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Dave Toub insists that in the modern NFL, punt returners must be aggressive

Kansas City’s special teams coach refuses to set a yard line where punts should be allowed to go into the end zone.

Kansas City Chiefs v Denver Broncos Photo by Justin Tafoya/Getty Images

When Kansas City Chiefs special teams coordinator (and assistant head coach) Dave Toub took his weekly turn with the media on Thursday, it was yet another session where reporters wanted to question the Chiefs’ longtime assistant coach about a decision made by a punt returner.

In this case, the returner was Richie James. The punt was near the end of the third quarter in last Sunday’s 25-17 victory over the Cincinnati Bengals. With Kansas City trailing 17-16, James fielded Brad Robbins’ punt one yard deep in the end zone and took it out. He was run out of bounds at the 9-yard line — and many Chiefs fans were left wondering what James had been thinking.

“All week long, we had this special play that we [had] practiced,” explained Toub. “It looked really good in practice. He was anxious to make it work, [but] we just didn’t get the kick we wanted. He tried to force it — and unfortunately, we didn’t pop it out of there.”

Toub said that James’ teammates had blocked the play just as it had been practiced — and if the ball hadn’t been kicked so high and deep, it would have been a special play for his unit. Toub also said that James accepted the responsibility for a poor decision.

Cincinnati Bengals v Kansas City Chiefs Photo by David Eulitt/Getty Images

But for James, it seemed to be par for the course.

“I wanted the ball more than anybody,” said the wide receiver in the locker room. “So I made the decision to field it.”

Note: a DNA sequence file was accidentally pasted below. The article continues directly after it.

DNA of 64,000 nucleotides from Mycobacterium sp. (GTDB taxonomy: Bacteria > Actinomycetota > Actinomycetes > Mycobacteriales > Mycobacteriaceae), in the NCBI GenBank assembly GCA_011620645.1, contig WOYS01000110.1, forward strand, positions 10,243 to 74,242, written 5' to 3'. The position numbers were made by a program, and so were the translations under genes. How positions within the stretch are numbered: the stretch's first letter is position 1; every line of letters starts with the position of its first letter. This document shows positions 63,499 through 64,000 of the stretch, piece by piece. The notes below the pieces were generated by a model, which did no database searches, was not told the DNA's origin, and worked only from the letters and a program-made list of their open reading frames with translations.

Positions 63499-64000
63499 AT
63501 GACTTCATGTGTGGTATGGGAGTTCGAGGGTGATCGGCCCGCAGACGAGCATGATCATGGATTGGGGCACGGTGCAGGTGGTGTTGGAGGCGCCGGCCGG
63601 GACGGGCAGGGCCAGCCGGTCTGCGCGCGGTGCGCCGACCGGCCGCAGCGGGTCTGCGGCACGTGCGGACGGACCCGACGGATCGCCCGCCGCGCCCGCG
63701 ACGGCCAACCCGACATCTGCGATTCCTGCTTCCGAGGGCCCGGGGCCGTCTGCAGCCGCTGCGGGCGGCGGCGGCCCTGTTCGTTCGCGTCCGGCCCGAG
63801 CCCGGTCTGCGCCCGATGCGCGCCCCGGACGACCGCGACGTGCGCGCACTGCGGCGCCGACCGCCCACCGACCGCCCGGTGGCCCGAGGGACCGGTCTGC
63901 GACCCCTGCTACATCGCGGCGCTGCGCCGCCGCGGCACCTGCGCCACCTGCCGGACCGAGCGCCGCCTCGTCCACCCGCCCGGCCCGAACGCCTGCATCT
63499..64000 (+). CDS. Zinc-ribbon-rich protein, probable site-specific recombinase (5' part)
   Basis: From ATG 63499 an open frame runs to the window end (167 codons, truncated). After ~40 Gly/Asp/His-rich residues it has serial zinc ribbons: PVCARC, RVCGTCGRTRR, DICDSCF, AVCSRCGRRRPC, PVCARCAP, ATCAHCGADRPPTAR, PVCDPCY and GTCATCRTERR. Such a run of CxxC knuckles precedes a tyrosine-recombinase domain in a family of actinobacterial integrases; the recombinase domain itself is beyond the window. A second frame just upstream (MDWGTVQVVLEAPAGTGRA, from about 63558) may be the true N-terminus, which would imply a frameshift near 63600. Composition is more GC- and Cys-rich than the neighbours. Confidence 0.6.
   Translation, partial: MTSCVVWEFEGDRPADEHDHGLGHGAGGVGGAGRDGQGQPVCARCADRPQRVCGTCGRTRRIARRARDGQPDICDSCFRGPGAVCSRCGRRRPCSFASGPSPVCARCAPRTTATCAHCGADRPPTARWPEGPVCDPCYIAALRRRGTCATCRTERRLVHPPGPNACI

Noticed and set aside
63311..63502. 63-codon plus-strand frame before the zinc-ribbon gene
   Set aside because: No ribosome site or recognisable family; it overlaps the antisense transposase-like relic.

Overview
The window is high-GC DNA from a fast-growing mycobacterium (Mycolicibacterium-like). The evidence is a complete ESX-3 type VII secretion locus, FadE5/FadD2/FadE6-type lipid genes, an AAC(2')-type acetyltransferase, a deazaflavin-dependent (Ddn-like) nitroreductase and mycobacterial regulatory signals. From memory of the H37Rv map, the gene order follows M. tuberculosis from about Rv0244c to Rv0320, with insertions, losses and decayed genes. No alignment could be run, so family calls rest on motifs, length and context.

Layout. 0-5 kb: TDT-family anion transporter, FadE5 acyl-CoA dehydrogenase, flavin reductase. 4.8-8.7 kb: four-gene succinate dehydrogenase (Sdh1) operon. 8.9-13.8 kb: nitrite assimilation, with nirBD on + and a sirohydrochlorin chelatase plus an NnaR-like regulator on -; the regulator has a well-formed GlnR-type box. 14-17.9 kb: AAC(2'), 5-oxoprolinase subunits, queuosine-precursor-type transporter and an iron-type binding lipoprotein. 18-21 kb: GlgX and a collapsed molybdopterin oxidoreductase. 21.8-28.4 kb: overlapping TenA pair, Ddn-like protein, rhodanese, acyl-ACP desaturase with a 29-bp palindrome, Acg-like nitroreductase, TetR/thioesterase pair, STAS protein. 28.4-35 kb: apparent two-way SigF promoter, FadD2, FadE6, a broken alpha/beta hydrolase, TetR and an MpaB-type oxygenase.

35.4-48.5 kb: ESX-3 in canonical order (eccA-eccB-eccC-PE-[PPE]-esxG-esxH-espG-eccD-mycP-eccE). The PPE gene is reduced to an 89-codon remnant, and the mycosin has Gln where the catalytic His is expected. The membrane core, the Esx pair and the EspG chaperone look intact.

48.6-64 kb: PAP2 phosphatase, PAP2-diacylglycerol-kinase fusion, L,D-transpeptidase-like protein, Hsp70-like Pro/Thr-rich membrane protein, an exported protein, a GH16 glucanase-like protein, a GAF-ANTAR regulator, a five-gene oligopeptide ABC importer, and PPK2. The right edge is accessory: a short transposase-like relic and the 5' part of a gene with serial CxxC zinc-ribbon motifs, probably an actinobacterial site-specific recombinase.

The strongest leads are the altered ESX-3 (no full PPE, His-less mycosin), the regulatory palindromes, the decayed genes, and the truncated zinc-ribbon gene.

According to James, making such an aggressive decision comes with the territory in which he lives: being a reserve wide receiver whose main job is returning kicks.

“As a returner — and as a receiver, too — you don’t get the ball a lot,” he explained. “So the only time you see the ball is in punt return. So that’s why I’m aggressive right now.”

Is that an unnatural position for him to be in?

“I’ve done it for six years, so I guess you can say that,” said the former New York Giants and San Francisco 49ers wideout.

Toub is just fine with James’ aggressive mindset — and, not for the first time this season, said that at this level of the modern game, this is the way his returners have the best chance for success.

“The punters are so good, they can spin that ball, land it at the two and make it stop,” Toub reminded his listeners. “So if the ball’s hanging and it’s around [the] eight [or] nine, we [want] to try to catch it — because if you let it drop, it’s inevitably going to be inside the five. So we try to feel them if we can — and steal them when we can.

“I want him to stay aggressive because you want your punt returner to [have an] aggressive mentality — because if he [doesn’t], he’s never gonna get any returns.”

Toub noted that on James’ other noteworthy punt return of the day — the 27-yarder that gave Kansas City the ball on the Cincinnati 37-yard line with less than five minutes remaining — that’s the mindset that gave the Chiefs a chance to put the game away.

“If he wasn’t aggressive on the one long one he had,” said the coach, “he would have fair-caught it — and we would have got nothing out of it. So you’ve got to be careful how you coach these guys.”

And Toub doesn’t want to hear about anybody’s high school or college coach who told their players that any punt inside the 10-yard line must be allowed to go into the end zone. He’s adamant that in today’s NFL, that isn’t the right approach.

“I think it’s play-to-play,” he declared. “It’s punter-to-punter. It’s game-to-game. I think it changes all the time.

“I’m not going to just set a number — like it was in the old days when it was, ‘10 yards and don’t touch it.’

“I mean, it’s simple to say that — but that’s not the way it is anymore. It’s just not.”

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